Tuesday, January 28, 2014

Shiela Stops in at the Laundromat

Shiela and Frank taking a well deserved break
Laundry day at the laundromat makes me feel like a student again. I toss sheets, towels, gotchies and other assorted apparel into the washer, throw in the detergent and take off for one of any the 6 cafés within the radius of the block (though there weren't' such an assortment anywhere to choose from in the '70's). Today I worked on my Spanish homework but last week, that was a different story.

I don't usually like hanging around laundromats. You're uncomfortably crammed into the spare chairs butted arm to arm against each other, so close that you invade another's space no matter how hard you try and make yourself small…and I'm 4'10" tall and around 100 lbs.

People talk to themselves.

OK.

Sometimes it's me, though I try to be mindful.

Though talking to one's self is perfectly normal when done in the confines of one's own home, one comes across as just plain weird when you engage yourself in conversation in public. I know. I give "those" people a wide berth.

People who frequent laundromats come from all walks of life.

Some, like us, are renting places with inadequate laundry facilities - meaning amongst other priorities they are lacking a full service café nearby.

Many laundromatophiles in Victoria are travellers passing through who barely speak or read English. And since no 2 types of washers or dryers operate the same way anywhere I thank God for universal body language which I've used to demonstrate: how much change is needed and what it looks like, where the laundry detergent/liquid goes and the very precise sweet spot to whack with one's fist in order to spur some of the washers into action.

And then there are the dishevelled types like Frank who look like they came out from under a rock. I tend to avoid those too. To be precise, Frank could have come out from under a bush in Beacon Hill Park at 7 a.m. that morning (Here's a little known fact - people are allowed to camp from 7p.m. to 7a.m. in Beacon Hill Park but they have to pack up camp during the day leaving no trace of their presence).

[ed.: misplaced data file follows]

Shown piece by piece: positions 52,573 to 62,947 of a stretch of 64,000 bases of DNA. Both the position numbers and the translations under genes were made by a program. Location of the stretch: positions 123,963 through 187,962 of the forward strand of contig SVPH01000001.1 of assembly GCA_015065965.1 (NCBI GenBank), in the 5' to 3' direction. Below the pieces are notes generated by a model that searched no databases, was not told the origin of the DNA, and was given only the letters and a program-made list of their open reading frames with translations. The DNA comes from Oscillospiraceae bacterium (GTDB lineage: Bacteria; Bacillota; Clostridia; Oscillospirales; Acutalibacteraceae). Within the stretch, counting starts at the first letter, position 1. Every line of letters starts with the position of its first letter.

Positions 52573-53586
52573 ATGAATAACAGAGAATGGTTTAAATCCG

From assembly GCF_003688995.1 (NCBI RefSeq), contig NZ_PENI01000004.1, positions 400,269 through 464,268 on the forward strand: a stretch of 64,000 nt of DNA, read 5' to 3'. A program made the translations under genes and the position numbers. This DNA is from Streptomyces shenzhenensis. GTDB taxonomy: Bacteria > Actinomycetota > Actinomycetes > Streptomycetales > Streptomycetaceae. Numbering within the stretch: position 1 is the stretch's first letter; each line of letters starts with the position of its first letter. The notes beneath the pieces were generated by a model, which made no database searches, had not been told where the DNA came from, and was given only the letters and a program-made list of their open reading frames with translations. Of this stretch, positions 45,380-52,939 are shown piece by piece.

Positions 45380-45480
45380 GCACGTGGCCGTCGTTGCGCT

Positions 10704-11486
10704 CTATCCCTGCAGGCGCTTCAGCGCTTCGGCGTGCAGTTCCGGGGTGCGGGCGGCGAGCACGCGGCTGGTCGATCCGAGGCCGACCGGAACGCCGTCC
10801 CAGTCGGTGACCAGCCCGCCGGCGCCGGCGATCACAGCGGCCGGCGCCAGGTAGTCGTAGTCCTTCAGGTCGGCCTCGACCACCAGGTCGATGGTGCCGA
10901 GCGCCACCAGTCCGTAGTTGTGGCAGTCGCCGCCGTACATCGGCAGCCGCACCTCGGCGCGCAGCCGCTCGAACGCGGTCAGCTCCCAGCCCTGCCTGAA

I know this because his dog introduced me to him.

Seven year old, German Shepherd, Shiela lay on a comfy mat placed by the all to close chairs, keeping an eye on Frank as he sorted his laundry. The cluster of chairs was pretty crowded so off to the café I was heading when I came across Frank's gear and asked him to tell me his story.

Franks walks his bike with Shiela at his side
Basically he's walking to make Shiela known for being the first dog to walk across Canada to prove that anyone can achieve their goals no matter what the challenge and if he dies before she does his hope is that her fame will land her a loving home.

Frank has prostate cancer.

Rather than endure chemo and ingest medications he's chosen to walk with her and be supported by the grace of God and the kindness of strangers.

Read about his amazing story here - WALKING THE DOG ACROSS CANADA - (CFJC News) where you will also see how to support Shiela's journey and Frank's dream and you'll access his blog - Shiela's Cross Country Trip. If you can't access his blog from this link, copy the link from the article WALKING THE DOG ACROSS CANADA and paste it into your browser as I had difficulty accessing it any other way.

As a dreamer myself I can't help but support Frank and Shiela's dream. Blessings to you Frank and all the best to you and Shiela on your journey may God go with you.

Monday, January 20, 2014

Life Lines

© Nance Thacker 1984
click on image to enlarge
The weekend has found me in a reflective mode. In my ongoing quest to de-clutter and simplify my life I've been going through my "stuff". Actually, not really my stuff, rather memories of the lives of others recorded in letters from family and friends that I'd received during my early years in Victoria.

I've carried boxes, filled with these letters from the '70's and 80's back and forth across the country and I think it's time to let them go, but not before reading them once more.

My sister-in-law, Di, and I were talking via g-mail phone the other day, marvelling at how technology keeps us connected in so many ways. Today there's: g-mail phone, i-phone favourites that allow fee free calling, Face Book, Skype, Face Time, texting, What's App, Tweeting, e-mailing and I'm sure there's a whack of stuff out there I've never even heard of. Communication is immediate and, for the most part, glitch free.

I don't buy that technology is isolating us. Face Book is where the Dream Team (my peers from dream teacher training I and II living all over the world) meet, share our dreams, inspire and further each other's education in dreams. Technology is my life line to friends and family living afar.

Back then though "snail" mail was pretty much all that we had that was affordable. Daily, I'd look for word from "home". Every letter received was like a big hug.